Hawks on walks

We seem to be having a predatory bird extravaganza here at NSC this week.  But while the owls in question were art owls, seen only on the comic page, today we had a close encounter with a real raptor.

I was on my way back from a walk with the dog Toby, only one block from home.  I was listening to my favorite Warren Zevon song (“Searching for a Heart”, Zevon fans) and thinking about page 2 of Kekionga #2, when Toby alerted to something across the street.  He didn’t go into a full point, which he does do sometimes, but he stiffened and indicated a direction with his nose and tail.

I’ve come to trust Toby’s instincts; he’s pointed deer and pheasant for me, and something I’m 90% sure was a wild turkey, as well as many other types of birds, as well as beetles, dragonflies and plastic bags. And he was right on target again this time.  Across the street, in the tree lawn, by the base of the phone pole was a Red Shouldered Hawk. 

I’m pretty sure of the identification, and I’m thrilled, because this makes 4 species of raptor that I’ve seen within a block of the house.   In the yard, I’ve seen the small grey backed Sharpshinned Hawk several times and Sam, our neighborhood Redtail.  (And if you’ve never seen a full sized Redtail perched your backyard gate you are missing a vaguely terrifying wildlife moment.)  And I’ve seen Kestrels around the neighborhood several times.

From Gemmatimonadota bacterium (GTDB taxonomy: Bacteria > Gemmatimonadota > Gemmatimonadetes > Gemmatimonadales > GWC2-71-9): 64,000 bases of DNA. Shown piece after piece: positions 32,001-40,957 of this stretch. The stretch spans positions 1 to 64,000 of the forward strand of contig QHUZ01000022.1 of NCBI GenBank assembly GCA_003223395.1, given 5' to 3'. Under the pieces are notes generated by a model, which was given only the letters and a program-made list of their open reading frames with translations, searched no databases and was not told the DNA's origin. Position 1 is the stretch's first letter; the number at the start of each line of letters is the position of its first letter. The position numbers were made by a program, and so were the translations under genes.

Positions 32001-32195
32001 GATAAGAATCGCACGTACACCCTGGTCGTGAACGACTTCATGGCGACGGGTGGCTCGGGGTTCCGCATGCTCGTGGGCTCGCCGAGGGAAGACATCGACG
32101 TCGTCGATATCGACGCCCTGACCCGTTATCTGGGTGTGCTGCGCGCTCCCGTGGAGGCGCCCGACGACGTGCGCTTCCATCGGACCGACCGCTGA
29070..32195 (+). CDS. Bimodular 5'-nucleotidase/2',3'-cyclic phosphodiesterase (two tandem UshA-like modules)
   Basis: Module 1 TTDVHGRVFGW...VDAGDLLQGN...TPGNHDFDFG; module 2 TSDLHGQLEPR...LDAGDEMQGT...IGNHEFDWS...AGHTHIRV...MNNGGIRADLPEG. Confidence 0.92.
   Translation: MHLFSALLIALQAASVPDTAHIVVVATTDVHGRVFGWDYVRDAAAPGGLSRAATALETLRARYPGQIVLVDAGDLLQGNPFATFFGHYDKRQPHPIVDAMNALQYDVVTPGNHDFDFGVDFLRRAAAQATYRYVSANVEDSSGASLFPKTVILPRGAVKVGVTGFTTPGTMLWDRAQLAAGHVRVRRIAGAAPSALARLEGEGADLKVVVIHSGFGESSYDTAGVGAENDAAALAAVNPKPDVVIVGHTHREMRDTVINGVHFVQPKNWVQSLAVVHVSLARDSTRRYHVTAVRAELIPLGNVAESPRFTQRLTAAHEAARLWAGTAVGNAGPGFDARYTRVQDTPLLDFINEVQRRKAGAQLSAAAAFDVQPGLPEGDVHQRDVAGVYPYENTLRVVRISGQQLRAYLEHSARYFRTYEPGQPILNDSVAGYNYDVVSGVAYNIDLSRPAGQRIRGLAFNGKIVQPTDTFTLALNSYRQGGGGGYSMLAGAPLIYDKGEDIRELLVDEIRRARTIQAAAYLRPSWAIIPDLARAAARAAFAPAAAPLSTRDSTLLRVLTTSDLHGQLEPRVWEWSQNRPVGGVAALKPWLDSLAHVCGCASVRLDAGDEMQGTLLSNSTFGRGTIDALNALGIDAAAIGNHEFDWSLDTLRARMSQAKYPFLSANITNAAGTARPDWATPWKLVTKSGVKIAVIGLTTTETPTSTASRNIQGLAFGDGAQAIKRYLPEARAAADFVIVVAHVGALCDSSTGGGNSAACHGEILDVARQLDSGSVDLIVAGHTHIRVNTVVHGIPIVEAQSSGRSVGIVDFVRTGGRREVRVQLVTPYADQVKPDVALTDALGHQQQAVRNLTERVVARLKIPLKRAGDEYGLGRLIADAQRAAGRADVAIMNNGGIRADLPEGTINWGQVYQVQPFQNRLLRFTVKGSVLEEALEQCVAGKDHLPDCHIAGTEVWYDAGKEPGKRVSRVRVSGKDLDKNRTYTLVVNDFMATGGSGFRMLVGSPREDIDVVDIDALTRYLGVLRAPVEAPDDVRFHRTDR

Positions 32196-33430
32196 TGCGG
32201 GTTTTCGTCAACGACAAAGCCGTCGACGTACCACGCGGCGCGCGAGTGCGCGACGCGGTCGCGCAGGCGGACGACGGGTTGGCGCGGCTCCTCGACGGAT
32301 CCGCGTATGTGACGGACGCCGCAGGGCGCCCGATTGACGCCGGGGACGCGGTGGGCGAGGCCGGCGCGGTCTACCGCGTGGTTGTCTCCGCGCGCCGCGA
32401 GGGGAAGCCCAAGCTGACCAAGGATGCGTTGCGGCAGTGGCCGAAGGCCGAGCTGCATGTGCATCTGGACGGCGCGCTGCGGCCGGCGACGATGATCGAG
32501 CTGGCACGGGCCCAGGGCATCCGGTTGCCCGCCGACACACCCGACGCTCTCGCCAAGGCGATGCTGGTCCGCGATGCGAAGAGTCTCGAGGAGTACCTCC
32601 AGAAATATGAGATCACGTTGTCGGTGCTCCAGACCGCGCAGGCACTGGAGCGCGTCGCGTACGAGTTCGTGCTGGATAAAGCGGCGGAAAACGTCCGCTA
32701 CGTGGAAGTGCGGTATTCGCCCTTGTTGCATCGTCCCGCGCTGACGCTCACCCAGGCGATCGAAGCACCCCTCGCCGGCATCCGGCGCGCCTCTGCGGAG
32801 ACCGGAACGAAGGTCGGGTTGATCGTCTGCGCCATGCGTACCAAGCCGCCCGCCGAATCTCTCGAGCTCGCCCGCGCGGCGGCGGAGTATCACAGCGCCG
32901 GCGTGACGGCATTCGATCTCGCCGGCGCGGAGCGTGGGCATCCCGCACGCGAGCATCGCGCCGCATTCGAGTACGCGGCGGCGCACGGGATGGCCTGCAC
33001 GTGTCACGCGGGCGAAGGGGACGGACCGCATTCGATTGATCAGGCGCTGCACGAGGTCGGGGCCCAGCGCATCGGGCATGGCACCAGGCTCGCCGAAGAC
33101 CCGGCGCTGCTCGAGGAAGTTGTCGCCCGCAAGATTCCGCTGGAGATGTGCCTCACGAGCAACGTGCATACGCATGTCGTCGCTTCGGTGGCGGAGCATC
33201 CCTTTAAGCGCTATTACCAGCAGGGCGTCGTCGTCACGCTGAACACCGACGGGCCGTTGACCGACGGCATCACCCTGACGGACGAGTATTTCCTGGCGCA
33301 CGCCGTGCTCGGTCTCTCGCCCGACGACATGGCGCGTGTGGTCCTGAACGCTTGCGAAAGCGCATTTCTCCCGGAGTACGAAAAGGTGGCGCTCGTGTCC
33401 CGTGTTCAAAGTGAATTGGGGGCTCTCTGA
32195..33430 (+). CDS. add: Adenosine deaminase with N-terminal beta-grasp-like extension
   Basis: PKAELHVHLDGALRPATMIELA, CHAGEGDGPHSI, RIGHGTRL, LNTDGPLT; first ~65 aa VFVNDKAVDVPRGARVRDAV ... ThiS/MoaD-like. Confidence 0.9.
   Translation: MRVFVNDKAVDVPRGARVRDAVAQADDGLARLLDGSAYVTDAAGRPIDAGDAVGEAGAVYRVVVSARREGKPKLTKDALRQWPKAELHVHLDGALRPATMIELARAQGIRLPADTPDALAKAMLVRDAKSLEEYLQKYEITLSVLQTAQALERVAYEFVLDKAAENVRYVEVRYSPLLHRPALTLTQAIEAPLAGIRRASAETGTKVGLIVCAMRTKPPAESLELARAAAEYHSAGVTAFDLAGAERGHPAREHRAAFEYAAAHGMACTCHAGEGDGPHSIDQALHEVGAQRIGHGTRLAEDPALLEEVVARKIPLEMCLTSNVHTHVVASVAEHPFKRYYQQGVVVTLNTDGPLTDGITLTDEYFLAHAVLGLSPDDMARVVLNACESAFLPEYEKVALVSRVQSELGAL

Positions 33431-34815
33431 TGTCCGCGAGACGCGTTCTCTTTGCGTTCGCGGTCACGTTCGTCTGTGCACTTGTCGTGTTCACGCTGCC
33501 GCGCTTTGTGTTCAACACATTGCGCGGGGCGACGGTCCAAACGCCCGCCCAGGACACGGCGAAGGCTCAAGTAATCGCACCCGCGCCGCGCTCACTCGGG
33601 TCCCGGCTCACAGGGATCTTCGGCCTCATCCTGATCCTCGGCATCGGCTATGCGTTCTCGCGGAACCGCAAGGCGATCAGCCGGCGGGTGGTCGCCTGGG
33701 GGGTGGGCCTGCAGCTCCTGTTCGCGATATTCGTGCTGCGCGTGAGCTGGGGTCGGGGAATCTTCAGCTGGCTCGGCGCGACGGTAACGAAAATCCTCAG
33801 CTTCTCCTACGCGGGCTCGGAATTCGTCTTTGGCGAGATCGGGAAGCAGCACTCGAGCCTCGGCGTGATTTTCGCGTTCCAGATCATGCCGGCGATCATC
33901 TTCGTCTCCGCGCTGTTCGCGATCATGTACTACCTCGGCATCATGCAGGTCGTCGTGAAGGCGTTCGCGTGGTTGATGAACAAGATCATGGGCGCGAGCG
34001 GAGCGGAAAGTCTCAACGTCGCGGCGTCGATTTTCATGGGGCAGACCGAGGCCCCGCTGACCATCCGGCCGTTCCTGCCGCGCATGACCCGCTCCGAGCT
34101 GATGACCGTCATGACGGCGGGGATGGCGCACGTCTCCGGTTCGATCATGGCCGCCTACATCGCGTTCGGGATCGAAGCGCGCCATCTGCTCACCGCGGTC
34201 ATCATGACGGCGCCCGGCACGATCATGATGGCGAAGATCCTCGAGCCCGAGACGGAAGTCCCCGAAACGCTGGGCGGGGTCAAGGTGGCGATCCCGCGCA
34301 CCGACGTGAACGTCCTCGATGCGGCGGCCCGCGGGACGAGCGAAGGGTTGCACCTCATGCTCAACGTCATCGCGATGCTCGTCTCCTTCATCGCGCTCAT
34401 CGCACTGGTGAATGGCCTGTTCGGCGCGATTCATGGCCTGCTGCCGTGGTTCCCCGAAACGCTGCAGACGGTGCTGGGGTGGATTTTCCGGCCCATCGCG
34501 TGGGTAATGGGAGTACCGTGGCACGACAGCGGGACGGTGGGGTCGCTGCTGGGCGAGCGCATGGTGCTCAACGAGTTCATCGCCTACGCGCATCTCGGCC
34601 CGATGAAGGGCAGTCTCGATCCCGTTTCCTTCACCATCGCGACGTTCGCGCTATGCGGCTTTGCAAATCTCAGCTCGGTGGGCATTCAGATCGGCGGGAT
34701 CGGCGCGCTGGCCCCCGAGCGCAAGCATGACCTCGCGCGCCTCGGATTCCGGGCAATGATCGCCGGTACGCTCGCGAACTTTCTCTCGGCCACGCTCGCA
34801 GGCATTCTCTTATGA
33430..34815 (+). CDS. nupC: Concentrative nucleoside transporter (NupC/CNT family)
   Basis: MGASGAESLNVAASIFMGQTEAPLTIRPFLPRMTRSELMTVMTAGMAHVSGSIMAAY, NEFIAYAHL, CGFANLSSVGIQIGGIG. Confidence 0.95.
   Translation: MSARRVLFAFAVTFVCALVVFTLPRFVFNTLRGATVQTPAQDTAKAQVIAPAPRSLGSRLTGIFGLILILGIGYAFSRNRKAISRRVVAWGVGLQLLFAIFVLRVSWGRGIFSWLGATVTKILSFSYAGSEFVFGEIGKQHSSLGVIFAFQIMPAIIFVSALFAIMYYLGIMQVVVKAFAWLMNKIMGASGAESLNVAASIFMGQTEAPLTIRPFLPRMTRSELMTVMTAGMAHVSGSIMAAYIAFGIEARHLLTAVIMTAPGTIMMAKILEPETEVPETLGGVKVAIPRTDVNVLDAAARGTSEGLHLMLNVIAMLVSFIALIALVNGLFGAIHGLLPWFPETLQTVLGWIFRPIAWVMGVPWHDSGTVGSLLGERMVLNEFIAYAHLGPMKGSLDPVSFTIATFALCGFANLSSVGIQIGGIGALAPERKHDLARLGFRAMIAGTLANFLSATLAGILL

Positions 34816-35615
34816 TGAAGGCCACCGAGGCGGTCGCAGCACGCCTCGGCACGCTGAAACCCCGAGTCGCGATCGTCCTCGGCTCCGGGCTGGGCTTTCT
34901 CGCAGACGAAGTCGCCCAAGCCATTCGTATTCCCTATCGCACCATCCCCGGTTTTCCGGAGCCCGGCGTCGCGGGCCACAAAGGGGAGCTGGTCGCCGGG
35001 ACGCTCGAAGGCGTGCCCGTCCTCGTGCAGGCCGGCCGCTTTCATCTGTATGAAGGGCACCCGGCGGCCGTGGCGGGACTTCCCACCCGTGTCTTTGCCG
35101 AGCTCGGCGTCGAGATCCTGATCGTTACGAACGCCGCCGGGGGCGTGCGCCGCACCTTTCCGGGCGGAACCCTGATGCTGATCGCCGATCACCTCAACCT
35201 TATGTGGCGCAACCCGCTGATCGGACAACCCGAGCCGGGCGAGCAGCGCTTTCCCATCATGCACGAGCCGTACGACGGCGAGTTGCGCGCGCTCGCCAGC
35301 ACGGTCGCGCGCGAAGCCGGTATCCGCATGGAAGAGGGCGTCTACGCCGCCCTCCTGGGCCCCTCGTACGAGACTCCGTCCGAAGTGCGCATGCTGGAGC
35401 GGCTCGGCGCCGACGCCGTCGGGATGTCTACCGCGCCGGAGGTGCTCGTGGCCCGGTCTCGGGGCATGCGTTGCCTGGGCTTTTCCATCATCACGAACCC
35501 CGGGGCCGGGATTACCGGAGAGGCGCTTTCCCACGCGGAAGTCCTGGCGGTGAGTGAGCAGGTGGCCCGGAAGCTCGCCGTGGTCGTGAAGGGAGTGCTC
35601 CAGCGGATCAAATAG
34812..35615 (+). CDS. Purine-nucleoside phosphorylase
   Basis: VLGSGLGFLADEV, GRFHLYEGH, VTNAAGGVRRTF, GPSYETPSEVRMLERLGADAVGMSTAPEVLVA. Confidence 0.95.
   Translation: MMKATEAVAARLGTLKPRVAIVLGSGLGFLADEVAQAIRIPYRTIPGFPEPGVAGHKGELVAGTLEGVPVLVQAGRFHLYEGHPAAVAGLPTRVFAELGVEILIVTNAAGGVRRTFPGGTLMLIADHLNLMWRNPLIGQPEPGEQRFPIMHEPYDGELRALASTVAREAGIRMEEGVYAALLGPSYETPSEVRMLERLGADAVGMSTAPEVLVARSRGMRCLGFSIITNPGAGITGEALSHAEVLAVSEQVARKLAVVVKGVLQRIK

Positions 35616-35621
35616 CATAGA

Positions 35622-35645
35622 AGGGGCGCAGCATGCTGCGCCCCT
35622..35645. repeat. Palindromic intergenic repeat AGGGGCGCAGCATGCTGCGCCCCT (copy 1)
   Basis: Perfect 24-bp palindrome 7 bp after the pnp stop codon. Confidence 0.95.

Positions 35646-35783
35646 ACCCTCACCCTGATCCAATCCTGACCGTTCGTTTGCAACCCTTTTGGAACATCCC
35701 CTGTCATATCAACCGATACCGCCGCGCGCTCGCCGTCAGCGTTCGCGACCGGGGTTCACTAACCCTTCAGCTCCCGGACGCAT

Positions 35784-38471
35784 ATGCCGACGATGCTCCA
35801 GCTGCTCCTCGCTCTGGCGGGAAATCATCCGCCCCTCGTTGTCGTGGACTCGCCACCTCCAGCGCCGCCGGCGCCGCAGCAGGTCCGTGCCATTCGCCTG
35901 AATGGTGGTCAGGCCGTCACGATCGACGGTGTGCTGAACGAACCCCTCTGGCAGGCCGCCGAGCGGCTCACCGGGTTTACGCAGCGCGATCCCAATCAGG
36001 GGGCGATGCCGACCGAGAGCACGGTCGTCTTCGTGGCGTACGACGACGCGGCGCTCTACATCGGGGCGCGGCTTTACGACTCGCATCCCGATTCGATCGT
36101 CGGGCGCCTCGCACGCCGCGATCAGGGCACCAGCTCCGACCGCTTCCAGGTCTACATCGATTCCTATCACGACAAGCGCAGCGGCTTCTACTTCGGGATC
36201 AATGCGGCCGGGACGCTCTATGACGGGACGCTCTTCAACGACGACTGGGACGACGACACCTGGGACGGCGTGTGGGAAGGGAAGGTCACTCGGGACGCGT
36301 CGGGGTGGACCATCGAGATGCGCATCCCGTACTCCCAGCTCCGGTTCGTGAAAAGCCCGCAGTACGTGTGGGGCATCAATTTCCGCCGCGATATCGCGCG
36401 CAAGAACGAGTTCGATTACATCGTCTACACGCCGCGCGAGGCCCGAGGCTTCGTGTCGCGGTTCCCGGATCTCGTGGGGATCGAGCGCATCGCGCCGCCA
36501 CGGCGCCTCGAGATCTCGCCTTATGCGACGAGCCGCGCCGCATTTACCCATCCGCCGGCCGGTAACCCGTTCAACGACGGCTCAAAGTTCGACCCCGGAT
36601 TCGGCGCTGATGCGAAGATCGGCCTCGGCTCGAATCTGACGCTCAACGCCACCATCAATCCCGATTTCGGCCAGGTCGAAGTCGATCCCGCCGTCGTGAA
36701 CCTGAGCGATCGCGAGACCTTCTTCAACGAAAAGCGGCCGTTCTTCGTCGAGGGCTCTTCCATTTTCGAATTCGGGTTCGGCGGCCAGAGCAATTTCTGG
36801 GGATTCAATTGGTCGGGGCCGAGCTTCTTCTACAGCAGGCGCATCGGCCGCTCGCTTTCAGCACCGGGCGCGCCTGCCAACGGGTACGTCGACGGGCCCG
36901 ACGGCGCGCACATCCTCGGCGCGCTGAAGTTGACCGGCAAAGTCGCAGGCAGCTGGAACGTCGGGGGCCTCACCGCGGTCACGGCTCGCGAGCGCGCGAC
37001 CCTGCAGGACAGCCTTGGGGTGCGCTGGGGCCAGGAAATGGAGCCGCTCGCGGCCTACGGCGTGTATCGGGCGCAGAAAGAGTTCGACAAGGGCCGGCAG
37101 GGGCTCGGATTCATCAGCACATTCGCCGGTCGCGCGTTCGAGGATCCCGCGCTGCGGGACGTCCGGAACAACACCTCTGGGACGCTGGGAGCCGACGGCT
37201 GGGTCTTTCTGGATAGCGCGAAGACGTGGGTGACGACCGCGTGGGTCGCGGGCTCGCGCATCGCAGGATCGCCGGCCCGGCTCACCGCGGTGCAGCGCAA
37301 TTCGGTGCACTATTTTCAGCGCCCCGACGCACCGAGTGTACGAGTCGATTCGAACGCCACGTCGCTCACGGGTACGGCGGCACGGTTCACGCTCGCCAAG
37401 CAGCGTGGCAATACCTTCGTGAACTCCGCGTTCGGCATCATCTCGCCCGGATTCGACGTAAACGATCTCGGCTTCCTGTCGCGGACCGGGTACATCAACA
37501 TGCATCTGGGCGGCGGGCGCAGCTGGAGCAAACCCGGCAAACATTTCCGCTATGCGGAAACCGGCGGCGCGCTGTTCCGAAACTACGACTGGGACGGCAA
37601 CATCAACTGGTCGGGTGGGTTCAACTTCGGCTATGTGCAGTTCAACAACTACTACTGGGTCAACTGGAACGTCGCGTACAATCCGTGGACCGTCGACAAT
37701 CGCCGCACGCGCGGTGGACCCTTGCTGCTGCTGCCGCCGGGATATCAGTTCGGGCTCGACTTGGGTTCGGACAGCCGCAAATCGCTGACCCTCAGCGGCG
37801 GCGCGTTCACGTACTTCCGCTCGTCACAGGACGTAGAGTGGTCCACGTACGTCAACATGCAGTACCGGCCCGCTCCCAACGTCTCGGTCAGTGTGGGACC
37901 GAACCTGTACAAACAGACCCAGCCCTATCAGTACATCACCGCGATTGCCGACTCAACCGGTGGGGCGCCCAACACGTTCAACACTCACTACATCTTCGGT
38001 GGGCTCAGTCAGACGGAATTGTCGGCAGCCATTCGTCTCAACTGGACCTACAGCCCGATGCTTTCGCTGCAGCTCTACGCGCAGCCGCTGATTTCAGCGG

The new hawk, who was picking at a bit of trash, looked like this.

 http://asnailpace.com/blog/wp-content/uploads/2007/10/red-shouldered-hawk-3.jpg

http://steelhead.aecom.yu.edu/Florida2005/images/Red-shouldered%20hawk.jpg

Bigger and browner than the Sharpie, without the grey back and the markings on the face, but smaller than a Redtail and lacking the distinctive tail markings.  The plain reddish brown head, and the barred tail …It was a Red Shouldered, all right.

We sat down to watch her (him).  The hawk was completely calm, not afraid of Toby at all, and Toby, in turn, was perfectly good; he didn’t make a sound, not the tiniest “boof”.  This went on for several minutes until a contractor’s work truck went by and the hawk flew up into a tree. 

We crossed the street then and stood under the tree to take a closer look.  We couldn’t find what the hawk had been eating; he (or she) must have finished it off.  Then the hawk watched us and we watched the hawk until everyone had enough.

Then, presumably, we both went home. 

Good boy, Toby, and thank you for finding me a hawk. 

Sharkipede 

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Published in: on January 19, 2008 at 2:57 am  Comments (3)  
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3 CommentsLeave a comment

  1. Now, if Toby could point out a (i)trained(/i) hawk, one ready to fly from a gauntleted hand and catch you a squirrel for your supper (or perhaps even go through the BK drive-thru), he would be a VERY good dog!

  2. YAY!

    While driving down the freeway last week, I saw a Redtail (at least, I assume it was; they are the most common here) hovering over the ditch, obviously looking at a meal. He looked as if he was ready for the dive and kill, but I didn’t get to see that, as I was going 70+ mph.

  3. Wolfie, I would love to have a trained hawk. It’s an awful lot of work to train one, though, and even harder to get it housebroken. I’m not sure Mr. Shark would like me to convert part of the garage into a mews.

    Alan, I never knew that a Redtail could hover. The only raptors I’ve ever seen hovering were kestrels, which are hardly the same thing, since they are about the size of a robin. But I’m sure if you saw a Redtail that it was a Redtail. They’re great critters.


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